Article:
measure of influence. What are you known for?

Jesus told his disciples, ‘you are the salt…’ in order to obligate them to deliberately
influence society with Christ-like mentality and character. Salt is a powerful analogy for
influence: a little of it persuades food to taste delicious and appetizing; it is also used as a preservative, as an antiseptic in medicine – it is a germ killer. Salt is a mufti-talented
companion with many functions indeed. What does it mean for you to be the salt of the earth? As a mission imperative statement, ‘You are the salt’, how do we understand it in the
extents of our ‘Jerusalem, … all Judea, … Samaria, and to the end of the earth’ (Acts 1:8)?

You need to be a person of influence by all means. People around us need inspiration to advance, encouragement in sober living, motivation to do right and shun wrong; they need clear correction, rebuke, and sometimes reprimand when they stumble at besetting sins and corruption – moral or financial. Even innocent-looking folks need a regular showing of the Way, to walk in it and not go astray. Many people around us need to be encouraged to follow Jesus and live according to the purpose and will of God for their lives. Those who
receive this message, ‘you are the salt’ are expected to actively influence the people around them positively – to Christ-like living.

Offer yourself today: it was law to always
season grain offerings with salt: “You shall season all your grain offerings with salt. … the salt of the covenant with your God” (Lev 2:13); here the salt signified the requisite purity, perfection and faithfulness in worship. If your community is to be accepted in God’s sight, then you are the required seasoning – You are the salt.

God bless you!

“The identity of Christ”

‘Nathanael answered him, “Rabbi, you are the son of God! You are the

King of Israel!”’ (John 1: 49)

Education is an important subject at all levels and in different methods. We pray for
success for the University students facing Exams in this season, while P.7 and S.4 leavers wait for results to be released in about two Weeks’ time. However learning and research is even is even much more outside formal school. In offices, business, politics, at home and in
voluntary service, there is always much to learn and keep growing. Never stop learning.

One important research topic among the Jews was ‘Who will be the messiah?’ Their
scriptures clearly predicted, and the Nation was waiting in continual expectation. When Jesus was born and some suspected him to be the One, the inquisitive minds of were
engaged even more, to prove and be certain of this identity of a boy in a manger in
Bethlehem by parents from Nazareth, a little known village in Galilee. This is still a relevant subject to explore; we are spiritual beings in need of answers about today and tomorrow, and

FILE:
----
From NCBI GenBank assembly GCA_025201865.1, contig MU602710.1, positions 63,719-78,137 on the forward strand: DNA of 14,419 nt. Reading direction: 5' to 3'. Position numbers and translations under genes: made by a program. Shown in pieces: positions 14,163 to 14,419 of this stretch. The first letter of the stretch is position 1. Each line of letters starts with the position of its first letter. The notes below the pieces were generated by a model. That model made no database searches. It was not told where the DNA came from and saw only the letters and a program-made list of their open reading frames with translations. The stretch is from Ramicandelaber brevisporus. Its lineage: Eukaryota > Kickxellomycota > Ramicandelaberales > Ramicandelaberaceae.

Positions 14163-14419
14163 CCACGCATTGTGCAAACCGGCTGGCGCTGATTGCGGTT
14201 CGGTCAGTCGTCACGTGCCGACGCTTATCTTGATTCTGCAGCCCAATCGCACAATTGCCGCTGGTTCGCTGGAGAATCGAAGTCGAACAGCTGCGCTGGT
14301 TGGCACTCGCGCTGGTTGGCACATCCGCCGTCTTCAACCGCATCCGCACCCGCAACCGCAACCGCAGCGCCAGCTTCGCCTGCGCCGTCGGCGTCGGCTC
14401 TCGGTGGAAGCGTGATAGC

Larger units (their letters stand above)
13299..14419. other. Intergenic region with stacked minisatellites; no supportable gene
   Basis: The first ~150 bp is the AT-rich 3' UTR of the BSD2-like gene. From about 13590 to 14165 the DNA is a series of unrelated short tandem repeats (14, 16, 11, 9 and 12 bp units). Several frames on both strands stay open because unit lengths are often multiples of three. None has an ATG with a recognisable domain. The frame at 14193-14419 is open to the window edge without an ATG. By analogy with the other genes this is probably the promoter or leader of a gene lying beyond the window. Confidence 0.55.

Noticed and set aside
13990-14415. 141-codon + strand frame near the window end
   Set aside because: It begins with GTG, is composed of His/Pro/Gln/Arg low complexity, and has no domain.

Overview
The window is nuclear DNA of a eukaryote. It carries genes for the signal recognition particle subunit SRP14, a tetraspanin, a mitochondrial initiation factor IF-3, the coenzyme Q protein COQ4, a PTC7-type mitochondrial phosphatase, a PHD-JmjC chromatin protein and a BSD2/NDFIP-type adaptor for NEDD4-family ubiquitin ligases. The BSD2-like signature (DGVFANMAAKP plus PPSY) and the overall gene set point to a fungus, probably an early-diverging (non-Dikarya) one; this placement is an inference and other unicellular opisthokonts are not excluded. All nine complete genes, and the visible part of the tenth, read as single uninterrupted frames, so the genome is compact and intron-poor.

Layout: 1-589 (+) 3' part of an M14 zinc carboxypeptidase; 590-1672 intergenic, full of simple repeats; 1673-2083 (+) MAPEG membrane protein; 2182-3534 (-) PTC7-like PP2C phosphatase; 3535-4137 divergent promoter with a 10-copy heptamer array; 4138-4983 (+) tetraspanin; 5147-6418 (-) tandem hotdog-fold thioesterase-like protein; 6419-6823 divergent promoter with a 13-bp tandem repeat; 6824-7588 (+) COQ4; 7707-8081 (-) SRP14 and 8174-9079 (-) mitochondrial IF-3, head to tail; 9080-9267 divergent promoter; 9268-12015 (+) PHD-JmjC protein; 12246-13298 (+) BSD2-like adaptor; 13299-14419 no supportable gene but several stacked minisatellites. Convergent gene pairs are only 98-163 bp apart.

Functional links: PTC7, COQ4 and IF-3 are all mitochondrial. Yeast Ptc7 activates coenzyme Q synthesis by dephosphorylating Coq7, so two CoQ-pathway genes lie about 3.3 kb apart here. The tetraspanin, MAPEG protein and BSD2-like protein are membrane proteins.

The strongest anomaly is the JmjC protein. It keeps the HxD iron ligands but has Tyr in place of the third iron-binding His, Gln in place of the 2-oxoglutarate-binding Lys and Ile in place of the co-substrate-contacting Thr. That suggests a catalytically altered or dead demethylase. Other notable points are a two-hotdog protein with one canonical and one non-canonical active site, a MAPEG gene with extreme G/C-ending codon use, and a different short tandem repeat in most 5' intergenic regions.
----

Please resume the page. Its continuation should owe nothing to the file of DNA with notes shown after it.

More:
ignoring the question about the Messiah leaves all the keenest searching in life empty, futile and frustrating.

Picking a leaf from the characters in John 1:29-51, you don’t have to wait for consensus: As different people met him, Jesus is welcomed and given names from the known
prophecies; He is enthroned in hearts of individuals even before the public receives him as
Messiah He is

  • The Lamb of God -v.29
  • The Son of God –v.34
  • The Rabbi – v.38
  • The Messiah –v.41
  • The Prophesied One-v.45
  • The King of Israel-v.49

Nathanael is particularly interesting having begun from a point of contemptuous doubt; his conclusion is in total faith and recognition of Jesus Christ as the ‘Son of God’. We do not have to wait for whole club, school, clan, village or nation to accept the coming of the Lord; from personal conviction, experience and appreciation- all by the grace of God-
enthrone Him.

“Sacramental Identity: Baptism”

And Peter said to them, “Repent and be baptised, every one of you, in the name of Jesus Christ for Forgiveness of your sins, and you will receive the gifts of the holy spirit.”(Acts 2:38)

Baptism is a sacrament or outward symbol of purification or regeneration by the grace of God and admission to the Christian Church. Talking of symbols, recall the picture of Stephen Kiprotich wrapped in a Uganda flag after winning gold in the marathon on the
final day of 2012 Olympic games in London; the Ugandan flag flew high again at the 2013 World  Championships in Athletics in Moscow. The Uganda flag is one of the important
National symbols, with unfathomable value of importance. The concept of of such
outward symbols is undeniably entrenched into human beings to the extent that any
successful business today must invest in branding with consistent symbols and styles.
These are not new inventions -God created us with a sacramental sense, a thing for
symbols that  touches the heart deeply.

Therefore, it is not enough to believe i your heart; a public confession and a symbolic use of water on the confessor are both necessary. John the Baptist used this sacrament for those who repented and turned from  their sins in response to his preaching. Then Jesus came to be baptised , and John was in a shock! Clearly , righteous people like Jesus who had nothing to repent of did not need Baptism. However, in submitting to the  baptism, He formerly identified himself with the expectation of the kingdom and with  its ethical